- The Washington Times - Thursday, March 1, 2007

The battle over reforming D.C. Public Schools was a set up, and if stakeholders aren’t careful they will lose sight of what the so-called advocates and other special-interest groups want. Make no mistake, their goal is not to raise students to a higher level of learning. Their goal is to maintain control of school funding. Specifically, they want to maintain control of the distribution of that money.

The set up began when Adrian Fenty won the Democratic mayoral primary in September and he was immediately crowned wunderkind and a shoo-in for the November general election. Indeed, Mr. Fenty won 89 percent of the votes in the general election — the same election in which voters sent a change agent, Robert Bobb, to the presidency of the Board of Education and a respected social-services leader, Vince Gray, to the chairmanship of the D.C. Council. While the three officials have a full plate of issues confronting them — from policy missteps on the socioeconomic front to the ominous HIV/AIDS crisis — only one issue has created a deepening debate across the city. And that is education reform.

The Fenty school-reform legislation would restructure the entire school system by placing all operations under the authority of the mayor and giving the D.C. Council line-item budget authority. The independent Office of the Chief Financial Officer would retain spending controls. The bill also would strip the Bobb school board of its independent authorities. The council held several (often contentious) hearings on the bill, and a vote is anticipated in April. The mayor reportedly has shored up a majority of yes votes, and, if the measure is passed, it would require, as all D.C. laws do, congressional approval.

The legislation, as Messrs. Gray and Bobb are keenly aware, shouldn’t pass in its current form because it lacks a substantial academic component. After all, although the mayor’s legislation explicitly addresses accountability, its fails to articulate what’s most needed to ensure success for the city’s long-suffering school-age population—academic achievement. Fortunately, lawmakers rewrite and amend legislation all the time, and the measure proposed by Mr. Bobb serves as a good guide on academic benchmarks for students and teachers.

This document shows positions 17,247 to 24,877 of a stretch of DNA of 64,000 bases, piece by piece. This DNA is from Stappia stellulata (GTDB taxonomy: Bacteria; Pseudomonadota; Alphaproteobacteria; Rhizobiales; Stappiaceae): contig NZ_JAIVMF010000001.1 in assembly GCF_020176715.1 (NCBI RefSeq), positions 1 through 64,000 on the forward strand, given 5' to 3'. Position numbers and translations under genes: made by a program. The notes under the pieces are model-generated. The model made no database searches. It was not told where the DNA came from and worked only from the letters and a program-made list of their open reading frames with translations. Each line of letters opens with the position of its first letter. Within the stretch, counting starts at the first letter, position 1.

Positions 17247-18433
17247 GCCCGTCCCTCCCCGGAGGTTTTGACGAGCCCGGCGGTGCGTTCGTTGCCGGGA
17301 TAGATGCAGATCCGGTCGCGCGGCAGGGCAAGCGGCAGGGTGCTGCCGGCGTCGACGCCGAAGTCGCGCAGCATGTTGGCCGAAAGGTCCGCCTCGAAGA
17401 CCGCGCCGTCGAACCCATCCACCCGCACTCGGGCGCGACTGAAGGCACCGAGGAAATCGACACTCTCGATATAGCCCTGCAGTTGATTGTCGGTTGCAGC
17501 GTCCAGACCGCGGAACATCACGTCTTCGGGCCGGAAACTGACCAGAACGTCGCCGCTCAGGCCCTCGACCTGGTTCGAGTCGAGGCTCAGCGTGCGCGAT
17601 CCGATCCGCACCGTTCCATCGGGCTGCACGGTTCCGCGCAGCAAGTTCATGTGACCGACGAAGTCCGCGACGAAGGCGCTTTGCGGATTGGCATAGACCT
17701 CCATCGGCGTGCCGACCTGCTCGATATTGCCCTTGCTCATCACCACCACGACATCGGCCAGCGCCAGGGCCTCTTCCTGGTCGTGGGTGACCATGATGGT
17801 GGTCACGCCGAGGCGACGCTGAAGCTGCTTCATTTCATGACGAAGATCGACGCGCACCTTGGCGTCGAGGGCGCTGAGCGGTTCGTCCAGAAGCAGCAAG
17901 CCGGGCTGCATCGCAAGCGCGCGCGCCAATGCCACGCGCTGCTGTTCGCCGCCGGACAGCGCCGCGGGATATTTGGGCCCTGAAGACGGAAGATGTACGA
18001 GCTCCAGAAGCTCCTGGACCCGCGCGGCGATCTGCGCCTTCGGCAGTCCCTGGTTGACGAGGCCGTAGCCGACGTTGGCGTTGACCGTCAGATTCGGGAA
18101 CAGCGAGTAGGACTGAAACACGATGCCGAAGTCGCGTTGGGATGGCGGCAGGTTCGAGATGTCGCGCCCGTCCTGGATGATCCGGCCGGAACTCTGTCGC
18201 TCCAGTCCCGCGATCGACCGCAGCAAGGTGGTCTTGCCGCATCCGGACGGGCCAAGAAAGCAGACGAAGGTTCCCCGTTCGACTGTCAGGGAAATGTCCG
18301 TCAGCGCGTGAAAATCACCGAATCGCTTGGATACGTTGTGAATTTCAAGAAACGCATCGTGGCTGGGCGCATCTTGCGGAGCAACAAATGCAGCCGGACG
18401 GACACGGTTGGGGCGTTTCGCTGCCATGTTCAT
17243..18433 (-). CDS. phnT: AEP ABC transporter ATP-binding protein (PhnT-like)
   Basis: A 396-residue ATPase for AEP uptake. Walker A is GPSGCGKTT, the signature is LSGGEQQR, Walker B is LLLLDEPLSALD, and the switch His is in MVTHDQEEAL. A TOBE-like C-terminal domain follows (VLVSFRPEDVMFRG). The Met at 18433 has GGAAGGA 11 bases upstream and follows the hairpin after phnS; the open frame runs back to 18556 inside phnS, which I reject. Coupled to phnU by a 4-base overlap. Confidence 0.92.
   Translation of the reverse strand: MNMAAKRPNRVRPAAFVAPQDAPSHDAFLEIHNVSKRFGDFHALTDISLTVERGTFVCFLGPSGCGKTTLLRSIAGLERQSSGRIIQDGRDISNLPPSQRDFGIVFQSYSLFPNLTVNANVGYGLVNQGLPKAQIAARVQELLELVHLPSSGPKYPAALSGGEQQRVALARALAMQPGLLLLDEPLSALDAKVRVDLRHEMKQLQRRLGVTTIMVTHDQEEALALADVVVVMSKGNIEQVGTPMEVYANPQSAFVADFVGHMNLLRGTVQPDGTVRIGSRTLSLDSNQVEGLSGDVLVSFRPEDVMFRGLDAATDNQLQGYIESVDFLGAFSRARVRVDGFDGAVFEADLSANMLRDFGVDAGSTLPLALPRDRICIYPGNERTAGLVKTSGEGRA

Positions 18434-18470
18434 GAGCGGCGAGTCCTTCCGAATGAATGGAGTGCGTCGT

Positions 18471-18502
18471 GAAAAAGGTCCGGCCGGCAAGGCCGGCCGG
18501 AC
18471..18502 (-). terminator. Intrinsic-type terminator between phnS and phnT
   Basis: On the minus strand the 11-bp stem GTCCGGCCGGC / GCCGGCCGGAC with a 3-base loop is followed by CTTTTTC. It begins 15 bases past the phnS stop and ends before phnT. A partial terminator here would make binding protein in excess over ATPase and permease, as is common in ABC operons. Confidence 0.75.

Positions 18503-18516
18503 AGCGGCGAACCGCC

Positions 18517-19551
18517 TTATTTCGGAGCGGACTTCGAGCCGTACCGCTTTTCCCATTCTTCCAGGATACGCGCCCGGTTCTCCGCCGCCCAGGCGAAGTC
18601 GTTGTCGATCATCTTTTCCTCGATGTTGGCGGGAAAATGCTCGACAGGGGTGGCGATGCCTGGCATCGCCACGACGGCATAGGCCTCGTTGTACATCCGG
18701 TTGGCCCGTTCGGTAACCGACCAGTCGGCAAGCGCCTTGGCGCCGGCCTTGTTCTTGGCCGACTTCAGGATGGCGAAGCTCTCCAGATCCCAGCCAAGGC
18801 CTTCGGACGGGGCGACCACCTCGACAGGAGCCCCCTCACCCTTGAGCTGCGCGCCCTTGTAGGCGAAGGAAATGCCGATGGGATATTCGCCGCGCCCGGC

A long-distance runner, the mayor won praise and endorsements for his energetic campaigning. The media, meanwhile, labeled him a whiz-bang gadgeteer because of his proficiency with BlackBerry devices. The question is whether he is as adroit politically.

Mr. Fenty has substantial support for his school plan outside of City Hall. An influential faith-based organization, the Washington Interfaith Network, just this week endorsed the Fenty bill. “Reforming D.C. schools is first and foremost about political will and leadership. Mayor Adrian Fenty has both. He brings the drive, urgency and commitment necessary to change [D.C. Public Schools] culture of indifference and low-performance. Most importantly, Mayor Fenty wants to be held directly accountable for school performance. D.C. youth deserve the best and they should be the direct responsibility of the city’s top leaders,” said Co-Chairman Lionel Edmonds, pastor of Mt. Lebanon Baptist Church. Surprisingly, the (eyebrow-raising) ) Washington Teachers Union, which has 4,200 members, also backed the plan (probably because it lacks an academic component, so it lets teachers off the hook).

What the mayor faces, however, (and the lawmakers by default) is a continued onslaught from special-interest groups that, while very vocal over the years, never effectively couched their petitioning on behalf of student learning. One group, for example, famously battled the school system over fire-code violations. Another focuses on high schools. Some groups contest charter schools and other school-choice initiatives. As for the PTA, it has been as relevant as the school board in effecting academic reform in recent decades.

But regardless of the “special” interest of the special-interest group, they seemingly share a common thread — the potential for politicizing schools if the school board is disbanded, as the Fenty measure proposes. That argument stands on wobbly legs.

The very beginnings of the school board are rooted in politics. The D.C. Board of Education has served as the city’s No. 1 elected institution since 1968, when a Democrat-controlled Congress passed legislation granting the District an elected school board. Ever since, the schools — and the children who attend them — have been a political football, with politicians and political wannabes utilizing the system to springboard themselves into City Hall. This is fact despite the “nonpartisan” nature of school board members and candidates, who are prohibited from running on a “party” ticket. (Lawmakers Marion Barry, a Democrat, and Carol Schwartz, a Republican, are classic, but not the sole, examples.)

Politicize schools? Please.

It’s about the money. Which schools will be permitted to control their own purse strings — for teachers, for nutrition, for maintenance staff, for labs, libraries and technology?

It’s about lobbying for the money.

The D.C. school system has not had an overhaul since 1968, and regardless of the measuring stick used, students have consistently come up short. This is an emergency.

Education was the No. 1 topic in last year’s elections. The voters gave Messrs. Fenty, Gray and Bobb what they asked for, and now it’s time to give back.


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